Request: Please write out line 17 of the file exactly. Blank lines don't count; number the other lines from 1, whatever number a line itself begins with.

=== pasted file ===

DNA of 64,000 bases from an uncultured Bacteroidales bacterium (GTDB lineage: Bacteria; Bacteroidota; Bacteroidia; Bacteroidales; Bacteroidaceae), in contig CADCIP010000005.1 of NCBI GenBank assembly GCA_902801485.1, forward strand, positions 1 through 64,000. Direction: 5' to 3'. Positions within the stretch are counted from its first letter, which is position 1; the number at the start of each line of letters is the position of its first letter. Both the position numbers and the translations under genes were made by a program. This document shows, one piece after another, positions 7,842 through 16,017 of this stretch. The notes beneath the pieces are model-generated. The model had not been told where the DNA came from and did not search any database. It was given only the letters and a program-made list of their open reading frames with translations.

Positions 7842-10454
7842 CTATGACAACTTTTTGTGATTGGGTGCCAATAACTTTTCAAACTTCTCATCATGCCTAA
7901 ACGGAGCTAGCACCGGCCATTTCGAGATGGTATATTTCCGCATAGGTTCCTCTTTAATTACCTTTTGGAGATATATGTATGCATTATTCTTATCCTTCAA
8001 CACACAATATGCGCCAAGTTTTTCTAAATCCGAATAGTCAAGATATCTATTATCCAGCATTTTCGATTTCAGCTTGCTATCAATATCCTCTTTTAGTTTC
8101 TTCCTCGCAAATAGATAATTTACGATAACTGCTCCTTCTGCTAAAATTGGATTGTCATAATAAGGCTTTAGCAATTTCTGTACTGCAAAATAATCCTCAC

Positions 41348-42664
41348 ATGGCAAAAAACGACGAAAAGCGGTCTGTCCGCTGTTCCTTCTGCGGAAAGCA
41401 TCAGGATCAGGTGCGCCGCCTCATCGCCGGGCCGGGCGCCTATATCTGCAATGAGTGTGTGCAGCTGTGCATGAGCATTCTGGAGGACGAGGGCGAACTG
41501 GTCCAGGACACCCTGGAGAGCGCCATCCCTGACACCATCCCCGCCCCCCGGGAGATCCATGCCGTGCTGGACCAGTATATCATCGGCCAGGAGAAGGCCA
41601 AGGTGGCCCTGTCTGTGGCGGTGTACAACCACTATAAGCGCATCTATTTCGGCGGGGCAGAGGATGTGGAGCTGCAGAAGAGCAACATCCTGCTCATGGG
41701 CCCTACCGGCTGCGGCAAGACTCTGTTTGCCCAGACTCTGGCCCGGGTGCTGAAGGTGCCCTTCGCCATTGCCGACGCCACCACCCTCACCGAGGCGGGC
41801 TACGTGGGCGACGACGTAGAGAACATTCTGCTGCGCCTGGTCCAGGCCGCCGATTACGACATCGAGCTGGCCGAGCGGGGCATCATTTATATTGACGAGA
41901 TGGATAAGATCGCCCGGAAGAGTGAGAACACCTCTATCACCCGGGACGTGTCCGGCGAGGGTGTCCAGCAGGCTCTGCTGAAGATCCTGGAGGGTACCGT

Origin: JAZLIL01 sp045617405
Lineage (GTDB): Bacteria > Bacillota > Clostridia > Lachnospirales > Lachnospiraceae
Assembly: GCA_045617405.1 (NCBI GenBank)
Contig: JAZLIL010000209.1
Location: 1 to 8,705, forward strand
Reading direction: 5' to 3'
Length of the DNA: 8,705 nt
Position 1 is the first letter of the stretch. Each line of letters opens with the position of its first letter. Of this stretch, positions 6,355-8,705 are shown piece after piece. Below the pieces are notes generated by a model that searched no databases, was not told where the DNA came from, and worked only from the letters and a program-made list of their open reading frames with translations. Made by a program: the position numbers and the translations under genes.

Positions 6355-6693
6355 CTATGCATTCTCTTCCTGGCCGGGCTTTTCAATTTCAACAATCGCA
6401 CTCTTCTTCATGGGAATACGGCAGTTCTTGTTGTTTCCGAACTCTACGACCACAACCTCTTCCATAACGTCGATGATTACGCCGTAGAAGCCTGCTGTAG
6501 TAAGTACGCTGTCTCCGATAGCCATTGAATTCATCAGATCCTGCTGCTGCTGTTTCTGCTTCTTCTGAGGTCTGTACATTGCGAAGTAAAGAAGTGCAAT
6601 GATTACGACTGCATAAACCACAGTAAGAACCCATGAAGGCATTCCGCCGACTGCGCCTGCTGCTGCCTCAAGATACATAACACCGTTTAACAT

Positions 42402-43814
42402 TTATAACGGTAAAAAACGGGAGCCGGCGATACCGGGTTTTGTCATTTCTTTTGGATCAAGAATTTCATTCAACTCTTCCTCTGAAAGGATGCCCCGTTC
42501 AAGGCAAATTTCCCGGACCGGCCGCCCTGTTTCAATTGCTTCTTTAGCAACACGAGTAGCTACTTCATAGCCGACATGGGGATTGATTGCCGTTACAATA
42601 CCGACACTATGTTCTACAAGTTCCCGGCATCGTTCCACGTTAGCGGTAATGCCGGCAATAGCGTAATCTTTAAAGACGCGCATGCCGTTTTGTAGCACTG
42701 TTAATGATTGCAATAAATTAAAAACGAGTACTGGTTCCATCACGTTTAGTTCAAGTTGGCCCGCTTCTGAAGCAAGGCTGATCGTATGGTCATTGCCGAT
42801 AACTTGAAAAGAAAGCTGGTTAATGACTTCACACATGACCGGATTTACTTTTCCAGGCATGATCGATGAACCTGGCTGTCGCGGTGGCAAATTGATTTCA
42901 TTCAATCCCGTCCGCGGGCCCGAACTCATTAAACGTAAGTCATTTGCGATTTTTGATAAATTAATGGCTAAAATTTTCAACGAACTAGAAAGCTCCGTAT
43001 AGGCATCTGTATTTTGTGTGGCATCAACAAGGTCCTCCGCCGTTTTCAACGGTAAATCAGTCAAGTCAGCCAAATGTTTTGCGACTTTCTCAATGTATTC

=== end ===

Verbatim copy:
Assembly: GCA_045617405.1 (NCBI GenBank)